• APPLICATION DEADLINE: Not provided, see below
  • COMPENSATION: Not provided

Please email your resume to hello@engagingcreativeminds.org with “Digital Marketing Manager” in the subject line. Position to be filled on or before 10/01/22. Responsibilities
  • Video production and editing
  • Building and supporting ECM’s brand
  • Creating marketing collateral for events and presentations such as fliers, brochures, slides, etc.
  • Capturing and storing photos and videos at ECM events
  • Managing all aspects of ECM social media presence
  • Communicating marketing plans and needs with staff and stakeholders on an ongoing basis
  • Build and maintain ECM’s website
  • Organize the storage of ECM digital assets
  • Managing consistency of messaging of branding and marketing across programs
  • Work with funders on permissions, logo placement, and recognition
  • Generate visual reports for year-end board meetings
  • Ability to work “on-site” all programs as needed to capture digital content
  • Stay abreast of local and national market research to identify trends and make recommendations
  • Drive the marketing campaign by presenting new ideas and a vision for the future
Knowledge & Experience Required
  • 3 or more years of experience working in the field of digital communications
  • Openness to continuing professional learning in the field of digital communication/marketing
  • Ability to work independently in the platforms listed below, and others as needed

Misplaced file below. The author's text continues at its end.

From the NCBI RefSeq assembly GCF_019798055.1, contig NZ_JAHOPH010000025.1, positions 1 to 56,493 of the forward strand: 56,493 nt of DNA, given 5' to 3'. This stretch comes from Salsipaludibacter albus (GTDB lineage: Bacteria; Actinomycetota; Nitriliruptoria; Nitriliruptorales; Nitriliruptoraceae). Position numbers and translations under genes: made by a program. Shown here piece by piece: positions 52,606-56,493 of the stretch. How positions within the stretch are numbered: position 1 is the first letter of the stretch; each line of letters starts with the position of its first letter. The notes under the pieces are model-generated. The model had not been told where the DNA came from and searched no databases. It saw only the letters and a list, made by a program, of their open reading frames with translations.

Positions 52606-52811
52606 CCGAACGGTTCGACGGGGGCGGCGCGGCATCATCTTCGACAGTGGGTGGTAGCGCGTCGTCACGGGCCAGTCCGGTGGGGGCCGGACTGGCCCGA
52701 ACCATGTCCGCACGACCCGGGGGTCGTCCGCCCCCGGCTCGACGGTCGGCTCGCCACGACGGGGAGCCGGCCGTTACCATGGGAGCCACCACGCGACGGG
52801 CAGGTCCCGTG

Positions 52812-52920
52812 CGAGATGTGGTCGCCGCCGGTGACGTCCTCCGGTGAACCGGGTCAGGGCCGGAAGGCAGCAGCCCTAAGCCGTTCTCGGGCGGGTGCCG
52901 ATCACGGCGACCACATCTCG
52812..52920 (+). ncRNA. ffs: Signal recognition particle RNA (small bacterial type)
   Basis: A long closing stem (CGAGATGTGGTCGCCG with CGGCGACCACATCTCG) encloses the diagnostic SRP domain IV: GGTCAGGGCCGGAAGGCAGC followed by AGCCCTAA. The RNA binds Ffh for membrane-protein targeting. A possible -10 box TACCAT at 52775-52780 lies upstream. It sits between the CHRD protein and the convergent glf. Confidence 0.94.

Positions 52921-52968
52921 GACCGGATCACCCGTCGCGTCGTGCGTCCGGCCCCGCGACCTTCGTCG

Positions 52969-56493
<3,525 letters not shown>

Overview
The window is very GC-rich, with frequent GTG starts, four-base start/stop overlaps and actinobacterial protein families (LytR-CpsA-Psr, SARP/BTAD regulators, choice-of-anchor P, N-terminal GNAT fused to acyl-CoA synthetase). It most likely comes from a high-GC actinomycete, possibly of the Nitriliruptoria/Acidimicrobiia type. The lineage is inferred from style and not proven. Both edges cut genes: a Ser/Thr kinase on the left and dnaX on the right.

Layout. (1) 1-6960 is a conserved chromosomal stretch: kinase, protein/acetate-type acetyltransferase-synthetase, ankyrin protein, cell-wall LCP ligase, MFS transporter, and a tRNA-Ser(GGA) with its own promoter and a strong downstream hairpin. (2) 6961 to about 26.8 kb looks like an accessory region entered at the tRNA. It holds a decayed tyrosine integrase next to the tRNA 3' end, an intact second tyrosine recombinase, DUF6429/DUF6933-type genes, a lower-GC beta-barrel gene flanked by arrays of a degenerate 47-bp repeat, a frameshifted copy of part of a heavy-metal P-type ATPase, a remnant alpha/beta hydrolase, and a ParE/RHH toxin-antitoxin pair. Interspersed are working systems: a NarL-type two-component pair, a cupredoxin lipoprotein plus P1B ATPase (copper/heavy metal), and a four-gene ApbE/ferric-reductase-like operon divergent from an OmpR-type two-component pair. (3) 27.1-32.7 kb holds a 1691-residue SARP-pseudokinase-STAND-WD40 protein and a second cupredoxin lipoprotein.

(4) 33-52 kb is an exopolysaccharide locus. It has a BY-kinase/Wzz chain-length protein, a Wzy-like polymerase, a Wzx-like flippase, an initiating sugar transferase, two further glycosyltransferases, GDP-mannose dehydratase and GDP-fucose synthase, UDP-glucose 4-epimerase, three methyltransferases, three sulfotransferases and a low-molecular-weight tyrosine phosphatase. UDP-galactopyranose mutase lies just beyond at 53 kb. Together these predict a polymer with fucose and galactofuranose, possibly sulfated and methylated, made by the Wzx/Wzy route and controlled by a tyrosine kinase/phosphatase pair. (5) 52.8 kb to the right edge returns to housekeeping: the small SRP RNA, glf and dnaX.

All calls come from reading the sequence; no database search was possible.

• Fluent in at least the following platforms:
  • Adobe Creative Suite
  • Canva
  • Procreate
  • MailChimp
  • Survey Monkey
  • Hootsuite and other social media scheduling apps
  • Web design in platforms such as Wix, Word Press, etc.
  • Social media platforms including but not limited to Instagram, Facebook, Twitter, TikTok, etc.

About Engaging Creative Minds

Engaging Creative Minds is an Equal Opportunity Employer, committed to diversity, accessibility, equity, and inclusion. Confidential inquiries, applications, and recommendations are welcome. ECM, a nonprofit based in Charleston, South Carolina, works with school districts, principals, teachers, and the local workforce to identify specific knowledge and skillsets all students should master before graduating high school. We hire and train local artists, STEM (science, technology, engineering, mathematics) professionals, and cultural organizations, called ECM Instructors, to work with teachers in grades K-12 to enhance student learning via arts-integrated learning using innovation, ingenuity, and creativity. Our goal is for every student to achieve academically, stay engaged in school and succeed in life while their teachers develop engaging teaching strategies like arts integration and entrepreneurship that foster communication, critical thinking, self-awareness, and future planning. Teachers and students report that ECM is a powerful model of success.